THE 60th session of the Subsidiary Bodies will take place from June 3-13, 2024, at the World Conference Centre Bonn. As the overall political progress on the road to COP29 remains slow, SB will be key for negotiators to recalibrate their positions and identify areas of compromise, with a view to laying the groundwork for an outcome at COP29.

The upcoming climate conference will be judged on how it delivers on three core tasks: 1) agreement on a new post-2025 climate finance goal that lays the groundwork for the free flow of finance to developing countries to meet their Nationally Determined Contributions commitments; 2) build momentum for the next generation of national climate transition and resilience plans; 3) guide countries on how to follow up and deliver on the outcome of the first Global Stock Take (GST).

The extent to which Bonn can narrow down differences will determine the COP29 outcome. The most important task for negotiators will be to push beyond fixed positions on the new collective quantified goals (NCQG) that can unlock progress in negotiations and pave the pathway for a final solution. To this end, the talks must use UNFCCC processes to continue the implementation of outcomes from COP28 and the GST. This is the time to build pressure on the COP29 presidency and the COP troika of the UAE, Azerbaijan and Brazil to take ownership of the UNFCCC process from Bonn to Baku and steer parties towards convergence across topics under the roadmap of keeping 1.5 alive.

As the most important dialogue before the upcoming Conference of Parties, the Bonn dialogue must initiate several key actions for adoption of a financial package at COP29. As finance remains the most hotly contested and contentious issue, the SB meetings should link the adaptation financial package to the NCQG process, encompassing discussions on categories, scope, contributions, quantum, quality, time frame and frequency.

Before COP29, the Bonn dialogue must initiate key actions.

For developing countries, conversations on loss and damage and the global goal on adaptation (GGA) will be very important. This includes agreement on terms of reference for the 2024 review of the Warsaw International Mechanism and increased profile of L&D in NCQG negotiations as sub-goals with greater clarity on coordination, coherence and complementarity between previous dialogues, and the scale of L&D finance needed to feed into NCQG negotiations.

The GGA progress in Bonn will set the stage for a meaningful outcome at COP29. The UAE Framework for Global Climate Resilience (UAE FGCR) does not have adequate financial provisions for adaptation to give hope of meeting targets. This makes it necessary for parties in Bonn to agree to modalities of the UAE-Belem work programme by developing indicators and targets to ensure that an inclusive and participatory approach is used to guide the process.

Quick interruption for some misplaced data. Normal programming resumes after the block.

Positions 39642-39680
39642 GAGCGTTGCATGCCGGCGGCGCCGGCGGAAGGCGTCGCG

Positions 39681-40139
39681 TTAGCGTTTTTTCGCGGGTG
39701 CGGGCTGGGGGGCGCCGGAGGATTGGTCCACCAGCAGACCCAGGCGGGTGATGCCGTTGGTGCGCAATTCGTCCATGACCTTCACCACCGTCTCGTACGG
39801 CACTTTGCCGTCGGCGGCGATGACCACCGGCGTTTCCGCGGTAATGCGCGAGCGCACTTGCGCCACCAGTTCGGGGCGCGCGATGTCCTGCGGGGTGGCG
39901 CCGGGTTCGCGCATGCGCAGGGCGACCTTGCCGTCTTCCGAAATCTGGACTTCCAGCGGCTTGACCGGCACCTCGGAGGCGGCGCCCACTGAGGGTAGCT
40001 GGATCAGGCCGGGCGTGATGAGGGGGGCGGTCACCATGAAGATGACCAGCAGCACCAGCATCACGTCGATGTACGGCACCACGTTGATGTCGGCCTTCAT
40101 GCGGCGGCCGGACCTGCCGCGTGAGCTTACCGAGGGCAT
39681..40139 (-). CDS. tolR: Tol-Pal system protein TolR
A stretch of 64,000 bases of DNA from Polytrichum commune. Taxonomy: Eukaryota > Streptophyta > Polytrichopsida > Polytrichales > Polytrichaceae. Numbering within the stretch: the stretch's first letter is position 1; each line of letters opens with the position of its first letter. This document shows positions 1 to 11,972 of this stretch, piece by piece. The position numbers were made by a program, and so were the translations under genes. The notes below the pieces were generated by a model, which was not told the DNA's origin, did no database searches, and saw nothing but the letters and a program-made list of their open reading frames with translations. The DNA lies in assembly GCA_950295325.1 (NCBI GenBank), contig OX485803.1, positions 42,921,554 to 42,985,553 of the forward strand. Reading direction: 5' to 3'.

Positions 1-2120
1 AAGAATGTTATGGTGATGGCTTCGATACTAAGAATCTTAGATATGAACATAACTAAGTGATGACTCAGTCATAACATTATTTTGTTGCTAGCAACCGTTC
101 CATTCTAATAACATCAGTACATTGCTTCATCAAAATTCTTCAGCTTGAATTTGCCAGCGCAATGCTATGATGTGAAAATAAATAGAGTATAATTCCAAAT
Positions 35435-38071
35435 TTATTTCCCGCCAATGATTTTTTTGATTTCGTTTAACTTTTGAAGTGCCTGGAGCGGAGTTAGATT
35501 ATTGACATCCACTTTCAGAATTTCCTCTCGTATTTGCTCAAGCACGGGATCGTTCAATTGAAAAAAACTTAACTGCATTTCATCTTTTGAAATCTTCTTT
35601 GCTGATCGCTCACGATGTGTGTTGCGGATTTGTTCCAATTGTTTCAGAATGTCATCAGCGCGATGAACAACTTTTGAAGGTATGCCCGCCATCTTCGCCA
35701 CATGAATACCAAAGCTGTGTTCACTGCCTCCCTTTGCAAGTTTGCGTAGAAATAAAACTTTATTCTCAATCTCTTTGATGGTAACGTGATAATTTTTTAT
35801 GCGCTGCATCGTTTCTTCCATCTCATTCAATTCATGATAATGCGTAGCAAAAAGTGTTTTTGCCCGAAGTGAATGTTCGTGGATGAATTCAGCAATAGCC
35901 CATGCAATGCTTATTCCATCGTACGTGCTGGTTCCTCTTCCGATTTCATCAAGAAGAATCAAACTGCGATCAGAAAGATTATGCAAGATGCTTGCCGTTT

At COP28, the overall strategy for advancing the GGA identified dimensional and sectoral targets but weak financial provision remains a stumbling block. SB60 needs to emphasise the need for prioritising public finance that is grant-based and concessional to push the agenda forward.

It is important to use UAE-FGCR and the NCQG on climate finance to create synergies for catalysing adaptation action. The oft-resisted inclusion of Means of Implementation as an integral part of finance will once again come in the way of closing the financial gap for adaptation. This year the issues under discussion must build momentum on decisions taken at Dubai with an eye on giving the agenda a meaningful thrust for concretising action in Belem at COP30.

To restore confidence in the multilateral system, negotiators in Bonn must make cross-cutting conversations an int­egral part of the UAE-FGCR and make efforts towards operationalisation during the work programme to ensure comprehensive and effective implementation.

The SB60 should avoid losing time on fighting agenda battles, and focus on matters relating to resilience and adaptation. The foremost consideration should be narrowing the submission scope guided by experts’ outputs to help receive targeted inputs and generating discussion to capture additional views from parties and stakeholders.

As the planet inches closer to crashing the 1.5 guard rail, the mood in the Global South is souring and platitudes are no longer acceptable to the people. With patience running out for promises without a plan, SB has its work cut out for escalating COP29 priorities into leader-level engagement.

Bonn offers an opportunity for building bridges between developed and developing countries around a shared vision and driving political agendas towards landing zones.

The writer is chief executive of the Civil Society Coalition for Climate Change.

Published in Dawn, June 1st, 2024